You should bathe your Frenchie as often as needed (when it's stinky). That could mean as often as every two weeks. In between grooming, you can use unscented baby wipes to clean the folds in front the eyes or purchase any speciality products safe for the eye area. When choosing your shampoo, make sure you are using one that is for dogs or puppies, if it is a puppy. Do not use baby shampoo or human shampoo because the pH balance is different and you may end up with some dry skin and dandruff.
One trick I like using is to have a separate empty bottle for my dog's shampoo. You could save a dish soap bottle, for example. Clean it out, make sure it's empty, add warm water almost to the top, and then put in your shampoo (approximately an eighth of the bottle), and give it a shake. Do not do it the other way around. I know this sounds obvious, but if you put your shampoo in first and then add warm water, you're going to have bubbles everywhere. Having diluted your shampoo makes it so much easier to spread over the dog and work into a lather instead of having big blobs of shampoo on the dog.
It's really nice if your shower nozzle reaches your French Bulldog but they’re short so it may not. Maybe your Frenchie will sit in the sink, and you have a handheld sprayer with which you can rinse him or her. If you don’t have a handheld nozzle, just fill your bathtub with about six inches of water and use a pitcher to pour over your Frenchie to rinse off. Make sure you get off all the shampoo. Once all the shampoo is rinsed off, the coat should not feel slippery at all. If you leave shampoo residue in their coat, their skin will get itchy. When you're rinsing your dog keep in mind he or she can close their eyes but not their nose, so you want to cup your spare hand over the muzzle protecting any water from running into the nose. If your dog wants to shake, let them. Moisture in ear canals can cause ear infections, so that is why it’s important to allow them to shake. It is the way they get any water out of their ears. Usually they will give you a warning they're about to shake by lowering their head in preparation. Perhaps hold a towel in front of your face, so you don't get soaked too.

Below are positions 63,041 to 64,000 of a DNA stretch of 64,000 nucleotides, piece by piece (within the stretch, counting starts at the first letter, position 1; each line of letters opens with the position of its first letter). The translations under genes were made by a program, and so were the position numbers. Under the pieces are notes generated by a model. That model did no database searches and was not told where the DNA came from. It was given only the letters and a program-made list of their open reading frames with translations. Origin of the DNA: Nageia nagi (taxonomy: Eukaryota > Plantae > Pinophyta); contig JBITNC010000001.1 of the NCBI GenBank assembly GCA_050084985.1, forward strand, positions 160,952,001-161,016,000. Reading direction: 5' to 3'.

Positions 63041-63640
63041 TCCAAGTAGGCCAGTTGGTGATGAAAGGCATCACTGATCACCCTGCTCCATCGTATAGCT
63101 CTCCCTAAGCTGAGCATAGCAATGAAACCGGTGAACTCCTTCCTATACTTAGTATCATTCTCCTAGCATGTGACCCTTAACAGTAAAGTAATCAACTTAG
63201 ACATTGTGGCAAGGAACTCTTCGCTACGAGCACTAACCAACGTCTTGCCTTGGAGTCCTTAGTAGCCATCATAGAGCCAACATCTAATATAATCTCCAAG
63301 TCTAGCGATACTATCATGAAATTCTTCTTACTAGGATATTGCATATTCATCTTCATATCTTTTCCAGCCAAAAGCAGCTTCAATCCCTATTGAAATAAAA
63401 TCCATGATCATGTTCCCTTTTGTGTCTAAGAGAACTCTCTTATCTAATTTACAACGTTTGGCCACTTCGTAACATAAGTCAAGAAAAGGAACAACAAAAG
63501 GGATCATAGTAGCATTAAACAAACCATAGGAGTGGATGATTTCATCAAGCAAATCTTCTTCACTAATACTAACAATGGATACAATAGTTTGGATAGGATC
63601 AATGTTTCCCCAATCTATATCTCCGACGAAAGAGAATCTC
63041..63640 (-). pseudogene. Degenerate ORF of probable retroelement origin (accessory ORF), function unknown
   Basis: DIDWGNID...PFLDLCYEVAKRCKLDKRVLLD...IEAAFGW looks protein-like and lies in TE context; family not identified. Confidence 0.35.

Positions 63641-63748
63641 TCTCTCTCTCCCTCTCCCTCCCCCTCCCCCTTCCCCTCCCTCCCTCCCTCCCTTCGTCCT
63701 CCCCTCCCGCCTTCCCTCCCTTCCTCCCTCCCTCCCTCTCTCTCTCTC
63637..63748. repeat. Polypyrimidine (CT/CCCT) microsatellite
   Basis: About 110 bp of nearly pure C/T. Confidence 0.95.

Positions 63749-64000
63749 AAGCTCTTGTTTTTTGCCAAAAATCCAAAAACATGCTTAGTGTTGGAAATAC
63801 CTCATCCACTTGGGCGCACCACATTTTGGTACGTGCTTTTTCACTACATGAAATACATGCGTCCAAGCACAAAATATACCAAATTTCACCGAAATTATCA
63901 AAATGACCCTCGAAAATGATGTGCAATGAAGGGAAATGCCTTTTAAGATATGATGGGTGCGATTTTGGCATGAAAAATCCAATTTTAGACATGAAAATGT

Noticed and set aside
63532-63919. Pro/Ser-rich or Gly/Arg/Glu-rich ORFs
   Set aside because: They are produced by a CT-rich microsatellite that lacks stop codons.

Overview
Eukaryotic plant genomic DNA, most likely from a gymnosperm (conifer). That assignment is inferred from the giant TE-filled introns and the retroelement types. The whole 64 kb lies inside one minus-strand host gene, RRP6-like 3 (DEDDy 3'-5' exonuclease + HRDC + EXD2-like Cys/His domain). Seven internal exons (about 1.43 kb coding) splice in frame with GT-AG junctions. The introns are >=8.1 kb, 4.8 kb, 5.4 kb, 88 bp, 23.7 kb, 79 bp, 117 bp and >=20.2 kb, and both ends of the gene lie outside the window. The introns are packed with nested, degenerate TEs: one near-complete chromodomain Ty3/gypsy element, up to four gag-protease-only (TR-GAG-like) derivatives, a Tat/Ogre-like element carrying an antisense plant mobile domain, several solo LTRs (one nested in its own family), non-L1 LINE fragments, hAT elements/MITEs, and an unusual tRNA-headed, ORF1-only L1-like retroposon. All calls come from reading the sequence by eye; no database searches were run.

Once your dog is well rinsed, you can follow by using a conditioner or a leave-in conditioning spray, again making sure it is specifically for dogs. When using leave-in products, make sure you're not adding that product while your dog is still soaking wet because your product is just going to drip off the dog. If you wish, finish with some dog cologne.